If a dose of risperidone is missed, take it as soon as you remember it, if it is not too close to when your next dose is due—discuss this with your health care provider. Do not double your next dose or take more than what is prescribed.
What should I avoid while taking Risperdal®?
• Avoid smoking cigarettes, using illegal drugs, or drinking alcohol.
• Avoid overexposure to the sun. Use sunscreen with at least SPF 15 and wear light colored clothing. Wear a hat to protect your head and face.
• Some people get drowsy on risperidone, avoid driving a car until you are sure how the medication will affect you.
What happens if I overdose?
• If an overdose occurs, whether intentional or accidental, immediate medical attention is necessary. Call your doctor or emergency medical service (911).
• The following may occur in an overdose: increased heart rate, low blood pressure, sedation, extrapyramidal symptoms, seizures, irregular heart rhythms. In severe cases, people can develop coma and death is possible.
What are the possible side effects of Risperdal®?
Risperidone’s more common side effects are usually relatively minor, especially when taken at doses of 6 mg/day or less. Some people may experience low blood pressure or dizziness, especially when standing up suddenly; heart palpitations; sleepiness; constipation; weight gain; sexual dysfunction; and fatigue. Some of these problems may be reduced by increasing the dose slowly. Patients who already have low blood pressure, have kidney or liver impairment, are elderly, or are in a weakened condition may require close monitoring and even more gradual dose adjustment. These side effects may also include extrapyramidal symptoms (muscle stiffness, tremors, and body shakes). At higher doses, extrapyramidal side effects often increase. Cogentin (benztropine) or Benadryl (diphenhydramine) can be prescribed to reduce or eliminate stiffness and tremors.
More serious side effects include weight gain, diabetes, high cholesterol and triglycerides, neuroleptic malignant syndrome, seizures, or increased blood levels of prolactin which may (for example) result in females losing their period and males losing their sex drive.
In some clinical trials, it was determined that elderly people treated with risperidone developed strokes at a higher rate than those on placebo medication (sugar pill). It is not known at this time if risperidone causes stroke.
Are there any risks for taking this medication for long periods of time?
Tardive dyskinesia (TD) is a side that develops with prolonged use of antipsychotics. Medications such as risperidone have been shown to have a much lower risk of TD compared to older antipsychotics, such as Haldol (haloperidol). Should you develop symptoms of TD, such as grimacing, sucking and smacking of lips, and other movements that you cannot control, contact your healthcare provider immediately.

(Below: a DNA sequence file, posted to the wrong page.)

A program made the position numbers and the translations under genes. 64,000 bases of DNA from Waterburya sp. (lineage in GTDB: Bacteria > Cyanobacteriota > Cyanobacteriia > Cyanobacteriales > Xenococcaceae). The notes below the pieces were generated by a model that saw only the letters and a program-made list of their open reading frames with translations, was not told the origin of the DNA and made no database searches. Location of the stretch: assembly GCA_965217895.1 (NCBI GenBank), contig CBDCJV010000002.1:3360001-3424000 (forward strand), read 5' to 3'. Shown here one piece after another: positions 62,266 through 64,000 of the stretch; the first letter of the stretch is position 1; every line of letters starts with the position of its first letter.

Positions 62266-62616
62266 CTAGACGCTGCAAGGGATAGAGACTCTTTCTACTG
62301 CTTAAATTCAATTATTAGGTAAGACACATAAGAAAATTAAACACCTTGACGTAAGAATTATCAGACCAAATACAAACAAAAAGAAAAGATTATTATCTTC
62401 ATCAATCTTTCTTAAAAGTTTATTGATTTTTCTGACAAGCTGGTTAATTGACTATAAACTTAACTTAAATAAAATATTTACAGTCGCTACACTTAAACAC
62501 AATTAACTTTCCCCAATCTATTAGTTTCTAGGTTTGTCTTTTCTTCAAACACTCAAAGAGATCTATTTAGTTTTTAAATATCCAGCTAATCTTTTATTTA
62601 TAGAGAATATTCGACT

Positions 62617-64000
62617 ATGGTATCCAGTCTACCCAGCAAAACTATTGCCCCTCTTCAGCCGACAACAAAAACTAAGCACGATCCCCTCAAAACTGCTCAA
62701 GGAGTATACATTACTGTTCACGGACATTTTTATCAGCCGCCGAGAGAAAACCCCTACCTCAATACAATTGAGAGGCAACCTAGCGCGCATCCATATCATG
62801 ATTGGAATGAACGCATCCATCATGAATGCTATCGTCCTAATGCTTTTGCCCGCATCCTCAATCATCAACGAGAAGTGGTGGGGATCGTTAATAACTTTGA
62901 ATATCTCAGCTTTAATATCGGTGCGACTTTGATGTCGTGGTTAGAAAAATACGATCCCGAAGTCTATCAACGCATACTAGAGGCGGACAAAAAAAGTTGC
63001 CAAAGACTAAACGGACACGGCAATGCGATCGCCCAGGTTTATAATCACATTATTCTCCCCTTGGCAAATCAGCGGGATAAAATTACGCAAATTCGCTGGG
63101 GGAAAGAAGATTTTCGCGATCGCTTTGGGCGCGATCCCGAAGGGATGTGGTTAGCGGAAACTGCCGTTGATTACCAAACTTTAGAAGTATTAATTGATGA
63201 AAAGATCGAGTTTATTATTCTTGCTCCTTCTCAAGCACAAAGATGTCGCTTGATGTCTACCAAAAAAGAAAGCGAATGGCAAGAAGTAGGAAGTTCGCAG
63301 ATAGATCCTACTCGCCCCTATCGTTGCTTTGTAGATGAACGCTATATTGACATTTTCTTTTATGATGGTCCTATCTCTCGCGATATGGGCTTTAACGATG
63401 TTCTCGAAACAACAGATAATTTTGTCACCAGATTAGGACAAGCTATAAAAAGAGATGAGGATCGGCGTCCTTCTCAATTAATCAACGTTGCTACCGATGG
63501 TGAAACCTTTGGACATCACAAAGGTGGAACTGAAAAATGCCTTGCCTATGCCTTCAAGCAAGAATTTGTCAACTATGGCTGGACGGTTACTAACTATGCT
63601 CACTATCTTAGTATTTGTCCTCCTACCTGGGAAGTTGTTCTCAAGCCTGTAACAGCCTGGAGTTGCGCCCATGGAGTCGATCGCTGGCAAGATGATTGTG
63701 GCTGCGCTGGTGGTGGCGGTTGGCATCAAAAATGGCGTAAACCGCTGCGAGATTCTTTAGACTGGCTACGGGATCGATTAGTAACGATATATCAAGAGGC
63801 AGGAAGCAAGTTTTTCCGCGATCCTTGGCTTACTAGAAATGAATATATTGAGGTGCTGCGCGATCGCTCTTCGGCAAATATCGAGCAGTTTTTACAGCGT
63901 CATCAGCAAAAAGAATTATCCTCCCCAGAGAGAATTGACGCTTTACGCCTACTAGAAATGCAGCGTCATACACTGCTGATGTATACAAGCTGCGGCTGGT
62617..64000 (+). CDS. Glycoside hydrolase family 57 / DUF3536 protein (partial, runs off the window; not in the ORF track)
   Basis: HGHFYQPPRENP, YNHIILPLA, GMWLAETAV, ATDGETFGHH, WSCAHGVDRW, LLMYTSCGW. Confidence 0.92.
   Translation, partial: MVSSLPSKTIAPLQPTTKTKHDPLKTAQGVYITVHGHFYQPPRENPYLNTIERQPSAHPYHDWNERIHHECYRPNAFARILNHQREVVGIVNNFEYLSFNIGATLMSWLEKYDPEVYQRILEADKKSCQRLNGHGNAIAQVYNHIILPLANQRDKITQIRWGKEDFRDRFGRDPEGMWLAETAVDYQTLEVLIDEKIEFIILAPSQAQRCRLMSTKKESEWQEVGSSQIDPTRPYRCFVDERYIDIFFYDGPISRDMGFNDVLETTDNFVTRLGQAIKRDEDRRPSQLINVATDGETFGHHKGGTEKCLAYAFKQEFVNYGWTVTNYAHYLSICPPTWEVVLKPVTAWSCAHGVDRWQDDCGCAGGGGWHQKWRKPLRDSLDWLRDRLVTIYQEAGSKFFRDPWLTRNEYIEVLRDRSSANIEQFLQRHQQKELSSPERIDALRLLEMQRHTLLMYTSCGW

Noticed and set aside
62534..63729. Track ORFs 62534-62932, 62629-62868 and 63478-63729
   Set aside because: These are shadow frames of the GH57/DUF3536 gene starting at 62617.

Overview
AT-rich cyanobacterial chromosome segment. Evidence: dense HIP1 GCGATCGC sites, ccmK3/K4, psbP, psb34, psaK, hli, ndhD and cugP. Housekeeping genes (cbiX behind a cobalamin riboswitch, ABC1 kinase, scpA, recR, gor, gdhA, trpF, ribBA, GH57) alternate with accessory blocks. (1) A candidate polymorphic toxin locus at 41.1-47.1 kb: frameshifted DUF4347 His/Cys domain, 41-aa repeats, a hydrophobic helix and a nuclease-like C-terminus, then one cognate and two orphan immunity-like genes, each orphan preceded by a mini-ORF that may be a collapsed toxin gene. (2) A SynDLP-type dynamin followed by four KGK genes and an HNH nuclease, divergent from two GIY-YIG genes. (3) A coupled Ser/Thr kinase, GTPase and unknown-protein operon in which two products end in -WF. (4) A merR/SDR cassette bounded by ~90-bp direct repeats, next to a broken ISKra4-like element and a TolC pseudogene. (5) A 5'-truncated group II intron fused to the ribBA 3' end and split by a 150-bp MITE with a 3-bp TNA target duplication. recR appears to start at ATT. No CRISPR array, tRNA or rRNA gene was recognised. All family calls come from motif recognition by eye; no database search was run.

Risperdal is thought to have a lower risk of weight gain than some of the other atypical antipsychotics. No one can predict how much weight
a person will gain on any medicine, but an approach that includes exercise and diet and monitoring for weight gain and diabetes will be
What other drugs interact with this medication?
Some antidepressants, such as Prozac (fluoxetine) and Paxil (paroxetine) may increase the blood levels of risperidone. It is possible that patients taking risperidone with either of these agents may experience a change in side effects. Tell your doctor if you begin or discontinue fluoxetine or paroxetine therapy.
Some medications, such as Tegretol (carbamazepine), Dilantin (phenytoin), phenobarbital, or rifampin (Rifadin) may decrease the blood levels of risperidone. It is possible that you may experience a decreased effect from risperidone if you also take one of these other medications. Tell your doctor if you begin or discontinue any of these treatments.
How long does it take for Risperdal® to work?
Risperidone, like some of the other newer antipsychotics, blocks the action of the neurotransmitters dopamine and serotonin. Older antipsychotics seem to primarily affect only dopamine.
Improvement of some symptoms may be noticed in some patients within a few weeks. The full benefit of risperidone may not be seen for 4-6 weeks.
Updated by Mary C. Barovica, Pharm.D., BCPP
For further information please contact the pharmaceutical company listed below.
Janssen Pharmaceutica, Inc.
1125 Trenton-Harbourton Rd.
Titusville, NJ 08560
Free or low-cost medications provided by pharmaceutical companies
Some pharmaceutical companies offer medication assistance programs to low-income individuals and families. These programs typically require a doctor’s consent and proof of financial status. They may also require that you have either no health insurance, or no prescription drug benefit through your health insurance. Please contact the pharmaceutical company directly for specific eligibility requirements and application information.
Risperdal Rx Assistance Program: (800) 652-6227